My philosophy towards dietary changes is to implement the least amount of work to get someone towards the goals they are after. Diet “success” comes from consistency in the long-term. Implementing too many drastic changes generally means it won’t be sustainable and therefore, we won’t see (or keep) the results.
This is some of the reason behind the rules of the #800gChallenge® (800-gram challenge). By not requiring people to eliminate any foods, we get better adherence in the long-term. In addition, the rules provide for user autonomy in making choices and flexibility day-to-day to make it a real, livable dietary intervention.
And I consider it the first step in someone’s diet. While I appreciate no single number or diet approach can be perfect for everyone, the #800gChallenge® comes in at only 500-600 calories when someone eats mixed fruits and veggies. That is significantly less than what most people are eating (particularly those that are exercising). And, there is almost universal agreement fruits and veggies are good for our health. So when people aren’t doing it, I have to ask, what are they eating?
Particularly for the active population, the next step from the #800gChallenge® is to add sufficient protein. I have dubbed this #800gChallenge® + Protein approach “Lazy Macros.”
I think the Macros Diet (where you weigh and measure everything you eat to hit certain protein, carbohydrate, and fat gram totals) is a great educational tool and is also great for those who love it and thrive with it. It certainly takes out the guesswork of how much to eat, it gets results, and it allows for any foods in the diet (hello, sustainability!). However, I don’t believe that most people (myself included), want to weigh and measure food … forever.
Yet in our modern and busy lives, processed and convenient food is everywhere pushing our diets to (generally) be high in carbohydrate and fat. It is useful to have some daily checkpoints to keep us on track. The #800gChallenge® serves that purpose, but it is lacking any protein guidance. And protein has some pretty important uses: it is a necessary part of a diet for athletes looking to maximize strength and performance, and it helps with satiety.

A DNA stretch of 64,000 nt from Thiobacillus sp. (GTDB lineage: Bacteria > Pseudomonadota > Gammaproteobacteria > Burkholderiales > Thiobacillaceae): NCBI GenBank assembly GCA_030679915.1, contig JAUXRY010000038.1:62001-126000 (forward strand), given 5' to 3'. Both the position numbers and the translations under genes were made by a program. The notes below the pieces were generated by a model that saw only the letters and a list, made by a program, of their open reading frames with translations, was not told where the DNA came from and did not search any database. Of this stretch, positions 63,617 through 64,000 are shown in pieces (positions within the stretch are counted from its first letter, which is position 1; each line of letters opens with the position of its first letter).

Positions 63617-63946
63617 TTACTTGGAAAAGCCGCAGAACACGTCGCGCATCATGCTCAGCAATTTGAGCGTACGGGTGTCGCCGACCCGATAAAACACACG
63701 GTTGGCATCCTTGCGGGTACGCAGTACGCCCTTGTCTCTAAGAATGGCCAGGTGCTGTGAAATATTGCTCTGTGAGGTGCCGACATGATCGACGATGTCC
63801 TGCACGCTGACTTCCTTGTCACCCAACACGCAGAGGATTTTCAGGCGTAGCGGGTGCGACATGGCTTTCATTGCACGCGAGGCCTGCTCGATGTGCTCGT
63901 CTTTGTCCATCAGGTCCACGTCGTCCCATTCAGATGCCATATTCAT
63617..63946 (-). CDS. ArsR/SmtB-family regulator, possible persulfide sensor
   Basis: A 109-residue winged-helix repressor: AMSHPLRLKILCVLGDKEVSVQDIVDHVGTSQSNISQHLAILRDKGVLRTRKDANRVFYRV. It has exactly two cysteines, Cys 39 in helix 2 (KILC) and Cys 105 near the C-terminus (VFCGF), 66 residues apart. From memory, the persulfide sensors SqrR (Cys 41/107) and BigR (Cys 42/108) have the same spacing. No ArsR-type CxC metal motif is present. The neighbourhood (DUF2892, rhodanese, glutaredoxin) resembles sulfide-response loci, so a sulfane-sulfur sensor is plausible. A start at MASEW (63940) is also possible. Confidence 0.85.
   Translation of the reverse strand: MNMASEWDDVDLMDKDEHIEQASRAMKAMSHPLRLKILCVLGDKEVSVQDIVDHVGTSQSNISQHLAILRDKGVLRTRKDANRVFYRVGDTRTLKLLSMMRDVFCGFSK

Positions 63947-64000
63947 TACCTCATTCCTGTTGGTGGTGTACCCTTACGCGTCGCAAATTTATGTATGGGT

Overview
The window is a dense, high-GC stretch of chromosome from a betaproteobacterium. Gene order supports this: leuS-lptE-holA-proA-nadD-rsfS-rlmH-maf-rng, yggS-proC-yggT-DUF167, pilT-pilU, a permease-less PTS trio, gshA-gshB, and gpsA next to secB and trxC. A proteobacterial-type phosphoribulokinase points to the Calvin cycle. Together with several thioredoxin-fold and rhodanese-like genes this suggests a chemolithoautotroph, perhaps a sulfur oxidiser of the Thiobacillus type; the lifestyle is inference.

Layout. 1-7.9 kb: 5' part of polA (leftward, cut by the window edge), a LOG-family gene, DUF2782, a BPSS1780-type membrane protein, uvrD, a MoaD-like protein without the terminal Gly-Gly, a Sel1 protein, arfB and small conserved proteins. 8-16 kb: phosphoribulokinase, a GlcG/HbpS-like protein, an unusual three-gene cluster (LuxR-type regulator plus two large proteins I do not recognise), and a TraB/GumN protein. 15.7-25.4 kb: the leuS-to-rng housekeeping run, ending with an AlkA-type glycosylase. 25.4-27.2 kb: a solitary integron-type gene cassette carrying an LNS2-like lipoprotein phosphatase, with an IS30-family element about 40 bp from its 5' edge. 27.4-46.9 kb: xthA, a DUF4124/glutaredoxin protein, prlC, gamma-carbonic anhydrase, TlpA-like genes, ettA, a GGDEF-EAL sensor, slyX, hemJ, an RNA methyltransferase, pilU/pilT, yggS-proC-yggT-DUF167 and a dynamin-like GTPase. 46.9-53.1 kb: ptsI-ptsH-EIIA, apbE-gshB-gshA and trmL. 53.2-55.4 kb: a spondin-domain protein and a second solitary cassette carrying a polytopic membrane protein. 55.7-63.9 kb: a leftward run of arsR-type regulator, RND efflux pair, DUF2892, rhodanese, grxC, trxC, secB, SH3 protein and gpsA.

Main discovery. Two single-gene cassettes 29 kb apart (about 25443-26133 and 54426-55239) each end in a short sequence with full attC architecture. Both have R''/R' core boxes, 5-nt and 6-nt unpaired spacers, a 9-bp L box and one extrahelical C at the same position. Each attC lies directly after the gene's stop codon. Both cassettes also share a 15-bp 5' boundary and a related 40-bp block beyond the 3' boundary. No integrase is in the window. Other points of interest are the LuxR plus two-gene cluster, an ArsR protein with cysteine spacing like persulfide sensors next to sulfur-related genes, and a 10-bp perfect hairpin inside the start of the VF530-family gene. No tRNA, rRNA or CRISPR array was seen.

So How Much Protein?
A range of 0.7-1.0 grams of protein per pound of body weight a day (g pro/lb bw*d) is a good general recommendation to build lean muscle mass, as well as prevent sarcopenia. (If you have a significant amount of weight to lose, you can use your target weight).
But how do you know if you should be 0.7 versus 1.0? Generally, people that are smaller, less-muscled, and less active would be closer to 0.7 and those larger, more-muscled and more active would be closer to 1.0. But, it’s better to start at the level that best approximates your current protein intake and increase as necessary.
Suppose someone was 150 pounds; their protein intake could be one of the following:
• 0.7 – 105 grams of protein/day (g pro/d)
• 0.8 – 120 g pro/d
• 0.9 – 135 g pro/d
• 1.0 – 150 g pro/d
Generally, the 0.8-0.9 multiplier works well for those weightlifting and training at high-intensity regularly. Even for those looking to put on mass, it is not recommended to eat much above the 1 g pro/lb bw*d. Why? When you are eating that much protein, the rest of the diet generally suffers. And as protein intake climbs, plant matter intake (fiber) should also increase to attenuate the potential negative effects of protein putrifying in the colon (putrefaction).
How to Implement
A simple strategy to hit your Lazy Macros is to split the total quantity across three main meals. This means ~270 grams of fruits and veggies per meal + ⅓ of your protein quantity (~35-50 g/meal for most people).
While you can space it however you want, the more “routine” your meals are, the less tracking you have to do. What may be considered a “boring” diet by some actually is a way to reduce decision fatigue and the overall work to track on every single number.
I don’t know if I’d call them recipes; it’s more like food combining. Super simple combinations with minimal prep to get you a day of Lazy Macro success. I’ll start posting them more regularly on my Instagram channel. But, here’s one meal that comes in at 296 grams of fruits and veggies and 35 grams of protein: deconstructed tacos (lettuce – 56g, tomatoes – 130g, onions – 50g, avocado – 60g, and 5 oz. cooked ground beef).
You can scale up or down depending on your needs: 1) increase your #gramhaul by replacing the rice with cauliflower rice or some other starchy vegetable, 2) increase your serving size of any #800gChallenge item, and 3) change your protein serving.
The beef was browned in a pan with taco seasoning (2 tbsp per pound of beef). The pickled onions were made from the amazing and simple recipe at The Real Food Dietitians.
In the Lazy Macro approach, we are targeting the two underrepresented items in most modern diets: 1) fruits and veggies (#800gChallenge®), and 2) protein. By focusing on adding these two types of food, we simultaneously reduce the number of processed foods. There is only so much food and space you have in your stomach — these more healthy items fill it up before you have too much of the calorically dense stuff. And, you don’t need to weigh and measure everything; daily tracking is possible on a post-it note. That is as complicated as I want to make a dietary intervention.
See my Part 2 blog post on Lazy Macros.